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Discussing the editing of all formats with FCS, FCP, FCE

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Old January 2nd, 2008, 11:53 AM   #1
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Motion 3 or After Effects

I'm trying to make a decision on which one I should focus my attention on learning. I want to eventually learn both but can only devote serious time to one.

So, which do you prefer and y?
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Old January 2nd, 2008, 12:01 PM   #2
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Jessica I purchased both in Oct and have only spent my time in Motion since I am using FCS2. But I did take two 4 hr courses in After Effects. If you learn one the other will go fast. I suggest if you are using FC learn Motion and if you are using Adobe use After Effects. They both are great programs.

Check out for great tutorials on both.
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Old January 2nd, 2008, 12:37 PM   #3
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Thanks for the response.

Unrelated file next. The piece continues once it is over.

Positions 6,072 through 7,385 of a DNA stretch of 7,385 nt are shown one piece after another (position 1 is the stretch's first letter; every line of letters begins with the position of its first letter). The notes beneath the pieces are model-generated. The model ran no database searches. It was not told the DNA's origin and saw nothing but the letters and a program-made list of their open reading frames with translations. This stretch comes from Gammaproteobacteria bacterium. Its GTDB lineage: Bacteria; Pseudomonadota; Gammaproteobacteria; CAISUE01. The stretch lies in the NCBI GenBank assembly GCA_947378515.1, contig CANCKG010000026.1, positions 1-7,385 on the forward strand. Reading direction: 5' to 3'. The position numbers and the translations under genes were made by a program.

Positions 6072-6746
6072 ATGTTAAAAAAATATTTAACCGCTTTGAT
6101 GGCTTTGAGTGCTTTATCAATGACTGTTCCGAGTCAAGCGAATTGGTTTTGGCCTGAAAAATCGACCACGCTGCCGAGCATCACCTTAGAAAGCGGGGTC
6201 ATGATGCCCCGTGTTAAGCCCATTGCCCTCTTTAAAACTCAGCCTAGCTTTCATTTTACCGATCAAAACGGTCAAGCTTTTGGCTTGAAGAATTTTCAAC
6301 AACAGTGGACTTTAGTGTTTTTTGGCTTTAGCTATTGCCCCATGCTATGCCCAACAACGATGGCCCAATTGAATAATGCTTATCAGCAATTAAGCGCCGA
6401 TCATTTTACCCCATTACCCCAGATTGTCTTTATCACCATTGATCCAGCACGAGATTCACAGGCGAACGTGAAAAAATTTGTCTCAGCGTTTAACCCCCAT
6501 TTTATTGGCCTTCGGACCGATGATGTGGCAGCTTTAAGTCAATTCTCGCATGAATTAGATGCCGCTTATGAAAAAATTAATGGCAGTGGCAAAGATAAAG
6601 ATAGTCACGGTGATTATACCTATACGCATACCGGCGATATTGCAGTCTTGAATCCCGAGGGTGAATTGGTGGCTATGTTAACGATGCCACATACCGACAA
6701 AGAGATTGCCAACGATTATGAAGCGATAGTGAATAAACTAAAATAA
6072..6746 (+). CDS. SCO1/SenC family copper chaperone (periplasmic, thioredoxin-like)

I've been hearing alot recently about I'm gonna check it out also.
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Old January 2nd, 2008, 05:11 PM   #4
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Without a doubt, concentrate on After Effects. AE is far more powerful than Motion and, if you become good enough at both the technical and creative you can become an AE specialist.

We have often hired people who really do nothing but build things in AE simply because it is such a highly specialized application; people who are AE specialists are never without work and are charging anywhere from $75 to $350 an hour depending on their experience, quality of output work and whether or not they're working solo or for a major studio.